Hunting Pigeons for Soup in Havana

By Nike

A Rabiche Pigeon

HAVANA TIMES – It’s incredible what people do to eat meat.

A neighbor has continued to work despite the quarantine. This makes it difficult for him to wait in the lines to buy chicken or mincemeat, so he has invented a way of eating meat by setting traps for wild pigeons.

He leaves his traps in a place in front of his house and watches them from his doorway or through the windows. He says that two or three pigeons make a delicious soup.

One morning, a few days ago, I went out the door of my house and I saw another man walking slowly on the sidewalk in front. The man stopped, stealthy, took a stone thrower from his pocket, aimed and shot a rock at a pigeon perched on a pole. The shot missed and the bird fled. Then he saw me watching and said he is no longer a child, put away the stone thrower and continued on his way.

I have heard that rabiche pigeons are an imported species that has adapted very well and is abundant throughout Cuba. But man is a very effective predator and can lead a species to extinction. That makes me feel very sorry for those little animals.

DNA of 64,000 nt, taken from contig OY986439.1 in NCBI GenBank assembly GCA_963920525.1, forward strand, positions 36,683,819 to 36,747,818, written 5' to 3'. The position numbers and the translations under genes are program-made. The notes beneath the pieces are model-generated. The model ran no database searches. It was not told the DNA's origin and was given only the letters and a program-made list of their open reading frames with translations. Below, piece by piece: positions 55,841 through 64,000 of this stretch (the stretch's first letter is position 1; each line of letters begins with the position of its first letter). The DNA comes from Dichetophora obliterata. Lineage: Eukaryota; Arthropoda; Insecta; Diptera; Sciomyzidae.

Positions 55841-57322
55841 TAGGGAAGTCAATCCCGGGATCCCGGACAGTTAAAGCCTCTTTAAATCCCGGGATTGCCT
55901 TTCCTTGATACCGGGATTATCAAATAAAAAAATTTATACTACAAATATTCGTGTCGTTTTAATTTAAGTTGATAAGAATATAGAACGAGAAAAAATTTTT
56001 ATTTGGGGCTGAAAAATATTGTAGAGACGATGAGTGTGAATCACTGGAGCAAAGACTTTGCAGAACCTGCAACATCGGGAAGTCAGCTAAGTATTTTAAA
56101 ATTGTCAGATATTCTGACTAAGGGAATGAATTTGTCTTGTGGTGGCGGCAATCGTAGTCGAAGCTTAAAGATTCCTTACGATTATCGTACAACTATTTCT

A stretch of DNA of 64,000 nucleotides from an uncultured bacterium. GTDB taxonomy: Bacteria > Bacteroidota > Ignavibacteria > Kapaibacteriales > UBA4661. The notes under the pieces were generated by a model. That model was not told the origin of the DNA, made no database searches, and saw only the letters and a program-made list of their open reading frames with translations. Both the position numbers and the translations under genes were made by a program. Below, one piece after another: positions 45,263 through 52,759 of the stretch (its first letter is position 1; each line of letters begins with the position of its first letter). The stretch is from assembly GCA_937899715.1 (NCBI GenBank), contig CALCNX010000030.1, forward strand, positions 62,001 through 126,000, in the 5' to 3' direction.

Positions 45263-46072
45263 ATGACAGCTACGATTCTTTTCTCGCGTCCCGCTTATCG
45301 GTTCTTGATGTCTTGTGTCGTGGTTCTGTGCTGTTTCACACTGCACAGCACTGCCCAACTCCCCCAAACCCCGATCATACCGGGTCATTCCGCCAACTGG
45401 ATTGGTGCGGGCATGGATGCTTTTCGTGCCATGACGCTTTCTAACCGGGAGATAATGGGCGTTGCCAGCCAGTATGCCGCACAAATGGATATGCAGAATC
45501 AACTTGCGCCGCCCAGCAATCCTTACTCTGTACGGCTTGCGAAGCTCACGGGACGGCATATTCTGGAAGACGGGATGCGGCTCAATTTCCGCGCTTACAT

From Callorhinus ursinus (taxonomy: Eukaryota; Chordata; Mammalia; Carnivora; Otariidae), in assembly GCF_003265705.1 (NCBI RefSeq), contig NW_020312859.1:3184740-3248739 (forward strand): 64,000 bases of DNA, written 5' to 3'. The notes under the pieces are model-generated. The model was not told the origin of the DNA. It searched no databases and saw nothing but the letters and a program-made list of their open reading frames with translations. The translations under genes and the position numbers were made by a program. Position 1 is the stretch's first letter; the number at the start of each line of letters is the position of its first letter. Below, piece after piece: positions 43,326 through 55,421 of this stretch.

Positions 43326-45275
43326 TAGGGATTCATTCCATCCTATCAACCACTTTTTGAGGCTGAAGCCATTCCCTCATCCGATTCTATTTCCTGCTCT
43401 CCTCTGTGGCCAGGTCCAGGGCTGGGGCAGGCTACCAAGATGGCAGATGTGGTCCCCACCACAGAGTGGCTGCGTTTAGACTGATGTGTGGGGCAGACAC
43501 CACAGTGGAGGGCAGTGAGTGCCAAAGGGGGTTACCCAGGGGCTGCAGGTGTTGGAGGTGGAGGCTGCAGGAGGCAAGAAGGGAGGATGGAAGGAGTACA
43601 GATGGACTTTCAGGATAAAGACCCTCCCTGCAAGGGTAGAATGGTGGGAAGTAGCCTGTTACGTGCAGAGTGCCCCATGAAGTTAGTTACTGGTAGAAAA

What the hell happens to people who believe that they have the right to eat any living thing that walks on this planet. Can’t we coexist with other beings? Could that be precisely what has led us to what we now go through.

Nike

I was born in Havana, Cuba. All my life I have had the sea as a landscape. I like being close to it, feeling its breeze, its smell, as well as swimming and enjoying the wonders it gives us. Thanks to the manual skill that I inherited from my parents, I have been able to live off crafts. I work primarily papier-mâché, making puppets for children. I write for Havana Times for the possibility of sharing with the world the life of my country and my people.

2 thoughts on “Hunting Pigeons for Soup in Havana

  • A few comments for Nike.

    In the UK, some cookery books include recipes for pigeon pie. Pigeons lay only two white eggs, but up to three clutches per year. They too although smaller than a hen’s egg, are good eating. In Cuba, the zun-zun also lay two eggs with about three clutches per year, but includes insects (protein) with the pollen in the regurgitated food it feeds its tiny chicks.

    In North America, the carrier pigeon existed in flocks of millions, but became extinct due to man’s predations.

    Man’s dentition reveals dietary history – in short, eating a mixed diet including other species.

    In English, there is an old saying: Little fleas with bigger fleas upon their backs to bite them.

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